When was the last time you stopped to think about how much you use marine rope in your boating life?
When you add up docking, anchoring, sailing and towing, marine rope is crucial throughout the boating world. Without it, WE would all drift aimlessly about with no wind in our sails... mostly because you gotta have rope for your sails.
We want you to know why marine rope (or “line”) is different than any other rope AND how to know whether you want a rope that floats as opposed to one that sinks!
Characteristics of Marine Rope
We shouldn't use just any old rope around water, salt and other outdoor elements so whether you have a sailboat, trawler or canal boat, you’ll want to take a few minutes to learn the important characteristics to look for when choosing marine rope.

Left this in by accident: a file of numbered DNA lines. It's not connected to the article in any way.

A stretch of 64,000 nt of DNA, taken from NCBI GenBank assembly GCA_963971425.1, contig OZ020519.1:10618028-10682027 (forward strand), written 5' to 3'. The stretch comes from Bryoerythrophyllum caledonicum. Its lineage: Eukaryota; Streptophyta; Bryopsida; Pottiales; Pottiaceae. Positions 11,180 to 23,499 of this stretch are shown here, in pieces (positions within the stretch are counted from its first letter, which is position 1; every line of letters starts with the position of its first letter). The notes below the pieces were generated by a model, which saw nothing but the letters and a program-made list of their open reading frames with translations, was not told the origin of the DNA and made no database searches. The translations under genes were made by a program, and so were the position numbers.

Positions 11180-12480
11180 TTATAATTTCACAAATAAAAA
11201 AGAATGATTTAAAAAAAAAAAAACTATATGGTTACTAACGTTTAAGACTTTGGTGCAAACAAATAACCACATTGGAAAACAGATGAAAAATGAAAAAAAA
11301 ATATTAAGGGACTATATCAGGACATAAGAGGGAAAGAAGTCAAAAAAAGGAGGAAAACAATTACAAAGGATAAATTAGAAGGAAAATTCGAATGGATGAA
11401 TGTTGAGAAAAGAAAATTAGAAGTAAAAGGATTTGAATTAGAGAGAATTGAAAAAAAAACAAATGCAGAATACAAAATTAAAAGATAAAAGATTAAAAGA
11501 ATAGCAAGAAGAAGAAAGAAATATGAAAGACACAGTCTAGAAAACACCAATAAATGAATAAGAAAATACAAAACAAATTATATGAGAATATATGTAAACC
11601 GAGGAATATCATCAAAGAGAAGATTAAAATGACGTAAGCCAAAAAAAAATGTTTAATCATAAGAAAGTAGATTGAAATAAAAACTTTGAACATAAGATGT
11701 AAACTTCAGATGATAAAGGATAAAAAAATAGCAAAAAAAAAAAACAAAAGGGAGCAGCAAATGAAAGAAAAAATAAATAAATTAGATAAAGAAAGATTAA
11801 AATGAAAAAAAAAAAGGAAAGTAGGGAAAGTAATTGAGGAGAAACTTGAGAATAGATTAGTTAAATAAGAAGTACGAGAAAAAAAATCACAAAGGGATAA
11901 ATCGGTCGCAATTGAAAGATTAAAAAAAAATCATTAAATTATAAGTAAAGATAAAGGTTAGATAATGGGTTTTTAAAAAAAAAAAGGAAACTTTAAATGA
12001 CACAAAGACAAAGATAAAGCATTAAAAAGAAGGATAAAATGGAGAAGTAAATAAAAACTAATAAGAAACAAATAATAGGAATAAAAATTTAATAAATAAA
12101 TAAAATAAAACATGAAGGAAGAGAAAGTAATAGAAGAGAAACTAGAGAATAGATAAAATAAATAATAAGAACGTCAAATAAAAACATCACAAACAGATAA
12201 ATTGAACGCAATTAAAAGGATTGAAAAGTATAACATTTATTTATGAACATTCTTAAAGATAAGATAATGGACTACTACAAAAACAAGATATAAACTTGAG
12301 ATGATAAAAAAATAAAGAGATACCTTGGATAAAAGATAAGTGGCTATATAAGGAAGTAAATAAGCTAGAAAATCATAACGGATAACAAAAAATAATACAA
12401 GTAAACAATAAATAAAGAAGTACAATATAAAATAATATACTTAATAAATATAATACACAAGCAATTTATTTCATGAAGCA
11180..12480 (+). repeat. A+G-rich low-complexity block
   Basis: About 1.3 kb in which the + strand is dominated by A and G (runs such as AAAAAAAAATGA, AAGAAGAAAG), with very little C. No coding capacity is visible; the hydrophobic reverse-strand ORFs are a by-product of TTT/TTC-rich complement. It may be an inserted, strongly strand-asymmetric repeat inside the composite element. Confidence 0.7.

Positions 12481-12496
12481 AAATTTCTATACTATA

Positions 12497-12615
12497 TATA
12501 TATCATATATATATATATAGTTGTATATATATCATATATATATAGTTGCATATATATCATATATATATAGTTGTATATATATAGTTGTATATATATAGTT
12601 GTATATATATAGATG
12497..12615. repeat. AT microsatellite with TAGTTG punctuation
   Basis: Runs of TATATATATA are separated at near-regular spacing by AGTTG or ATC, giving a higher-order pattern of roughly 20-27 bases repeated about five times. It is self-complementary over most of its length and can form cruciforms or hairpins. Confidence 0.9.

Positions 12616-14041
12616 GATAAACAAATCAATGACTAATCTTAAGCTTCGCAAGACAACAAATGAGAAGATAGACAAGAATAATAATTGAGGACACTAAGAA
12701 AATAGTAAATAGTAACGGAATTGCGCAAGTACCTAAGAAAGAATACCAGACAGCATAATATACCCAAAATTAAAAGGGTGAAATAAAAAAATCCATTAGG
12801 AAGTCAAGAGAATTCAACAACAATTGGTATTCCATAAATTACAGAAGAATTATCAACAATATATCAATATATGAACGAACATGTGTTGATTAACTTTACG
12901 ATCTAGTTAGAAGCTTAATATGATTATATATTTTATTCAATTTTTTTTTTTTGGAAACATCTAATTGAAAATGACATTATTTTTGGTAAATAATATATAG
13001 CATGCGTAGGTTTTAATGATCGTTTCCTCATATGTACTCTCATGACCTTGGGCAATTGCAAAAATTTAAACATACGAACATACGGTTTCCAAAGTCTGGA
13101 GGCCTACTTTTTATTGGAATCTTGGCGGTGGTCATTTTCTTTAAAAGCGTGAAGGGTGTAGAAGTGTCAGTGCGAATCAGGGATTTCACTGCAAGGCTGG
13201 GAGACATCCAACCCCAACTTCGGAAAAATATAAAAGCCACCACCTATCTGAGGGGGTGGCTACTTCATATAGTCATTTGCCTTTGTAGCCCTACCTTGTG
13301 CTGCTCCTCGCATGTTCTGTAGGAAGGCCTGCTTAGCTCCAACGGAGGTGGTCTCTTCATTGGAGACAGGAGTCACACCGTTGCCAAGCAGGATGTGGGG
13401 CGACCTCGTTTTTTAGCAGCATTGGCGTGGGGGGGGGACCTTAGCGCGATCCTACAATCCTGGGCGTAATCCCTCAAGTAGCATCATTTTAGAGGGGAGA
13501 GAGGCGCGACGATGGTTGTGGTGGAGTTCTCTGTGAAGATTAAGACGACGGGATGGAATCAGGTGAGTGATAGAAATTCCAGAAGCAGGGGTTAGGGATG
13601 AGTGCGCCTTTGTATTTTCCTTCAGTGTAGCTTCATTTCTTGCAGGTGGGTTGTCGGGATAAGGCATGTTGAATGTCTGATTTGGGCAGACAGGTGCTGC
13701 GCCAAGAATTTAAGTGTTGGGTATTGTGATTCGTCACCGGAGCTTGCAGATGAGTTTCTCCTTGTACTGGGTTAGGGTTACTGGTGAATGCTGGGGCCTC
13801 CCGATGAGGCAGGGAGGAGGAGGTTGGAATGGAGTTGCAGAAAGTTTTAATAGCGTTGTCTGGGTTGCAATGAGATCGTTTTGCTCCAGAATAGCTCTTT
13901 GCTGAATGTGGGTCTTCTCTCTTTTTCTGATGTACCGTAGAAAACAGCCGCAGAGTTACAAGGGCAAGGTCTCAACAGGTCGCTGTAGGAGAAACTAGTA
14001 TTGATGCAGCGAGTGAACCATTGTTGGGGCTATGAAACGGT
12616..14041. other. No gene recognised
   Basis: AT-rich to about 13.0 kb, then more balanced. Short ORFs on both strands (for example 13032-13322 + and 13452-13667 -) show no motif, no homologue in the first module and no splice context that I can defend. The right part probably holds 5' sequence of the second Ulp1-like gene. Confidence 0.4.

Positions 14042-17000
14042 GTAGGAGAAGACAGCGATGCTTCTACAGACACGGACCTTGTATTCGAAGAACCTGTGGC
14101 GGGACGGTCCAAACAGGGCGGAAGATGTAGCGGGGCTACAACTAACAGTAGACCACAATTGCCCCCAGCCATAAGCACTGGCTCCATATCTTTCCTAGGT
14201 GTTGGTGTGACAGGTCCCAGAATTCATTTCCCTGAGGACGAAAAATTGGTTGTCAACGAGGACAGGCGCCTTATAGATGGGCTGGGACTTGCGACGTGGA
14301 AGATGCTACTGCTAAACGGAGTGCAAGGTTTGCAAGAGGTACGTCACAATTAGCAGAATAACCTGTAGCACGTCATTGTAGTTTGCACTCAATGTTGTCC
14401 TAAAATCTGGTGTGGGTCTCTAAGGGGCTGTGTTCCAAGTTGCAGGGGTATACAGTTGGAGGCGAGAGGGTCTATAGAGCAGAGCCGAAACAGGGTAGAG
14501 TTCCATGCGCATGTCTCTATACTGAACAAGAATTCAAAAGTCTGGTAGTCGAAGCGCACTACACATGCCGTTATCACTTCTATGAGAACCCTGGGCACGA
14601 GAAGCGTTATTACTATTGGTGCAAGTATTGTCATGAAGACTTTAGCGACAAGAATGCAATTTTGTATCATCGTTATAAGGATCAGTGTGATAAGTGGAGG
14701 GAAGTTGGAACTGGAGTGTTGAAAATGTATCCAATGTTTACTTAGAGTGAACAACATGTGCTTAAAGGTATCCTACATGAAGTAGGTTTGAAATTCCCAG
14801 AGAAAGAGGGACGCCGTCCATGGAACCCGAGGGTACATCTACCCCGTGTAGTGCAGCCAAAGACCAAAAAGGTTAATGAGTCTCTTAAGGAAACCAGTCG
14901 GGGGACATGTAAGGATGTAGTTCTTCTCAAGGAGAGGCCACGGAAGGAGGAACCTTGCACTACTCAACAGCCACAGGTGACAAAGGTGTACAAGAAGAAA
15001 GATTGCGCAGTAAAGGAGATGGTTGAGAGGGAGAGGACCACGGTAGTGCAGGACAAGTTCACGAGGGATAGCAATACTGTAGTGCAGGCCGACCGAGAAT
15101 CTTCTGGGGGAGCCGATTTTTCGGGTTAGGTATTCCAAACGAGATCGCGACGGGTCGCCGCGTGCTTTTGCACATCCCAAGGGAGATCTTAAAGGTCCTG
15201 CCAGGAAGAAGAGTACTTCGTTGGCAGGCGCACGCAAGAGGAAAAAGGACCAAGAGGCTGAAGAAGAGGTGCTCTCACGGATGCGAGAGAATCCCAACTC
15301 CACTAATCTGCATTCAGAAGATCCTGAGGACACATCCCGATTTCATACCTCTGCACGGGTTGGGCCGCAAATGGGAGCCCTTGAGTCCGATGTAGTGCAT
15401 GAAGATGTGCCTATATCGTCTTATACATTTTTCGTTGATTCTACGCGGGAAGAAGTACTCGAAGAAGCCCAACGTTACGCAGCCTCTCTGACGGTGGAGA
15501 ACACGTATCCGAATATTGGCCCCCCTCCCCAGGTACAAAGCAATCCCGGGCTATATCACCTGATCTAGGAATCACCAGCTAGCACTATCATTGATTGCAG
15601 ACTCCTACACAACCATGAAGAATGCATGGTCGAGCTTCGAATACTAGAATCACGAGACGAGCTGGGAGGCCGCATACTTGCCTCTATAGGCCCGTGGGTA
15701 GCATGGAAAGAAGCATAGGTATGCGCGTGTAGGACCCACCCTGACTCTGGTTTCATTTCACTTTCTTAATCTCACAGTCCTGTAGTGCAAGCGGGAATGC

- Waterproof — It is mutually agreed that the biggest feature to consider when choosing marine rope is that it’s waterproof. Each boat rope may not come in direct contact with water, the fact that it’s being used on a boat makes the waterproof aspect a necessary factor.
- Strong and durable — Strength & durability are important when seeking the BEST rope in any use but knowing how salt and water can wear down the toughest fibers is very important. As a boater, you require trust in your ropes to secure your boat, tow your kids and keep your sailboat sailing, you want it to be the BEST!
- Floats — For towing (waterskiing, tubing and wakeboarders), you’ll want a marine rope that floats because this makes it easy for the rider to find and grab if they fall off.
- Sinks — While seemingly counteractive to the last characteristic, there are some boating tasks where you need the rope to sink. Mostly used for anchor lines.
- Stretches — Most dock lines require a stretchable rope because it allows them to sway with the boat as the water moves. If your rope is too tight, it can rip, or cause your boat to slam into the side of the dock during high wind and inclement weather.
Understanding the many Types of Marine Rope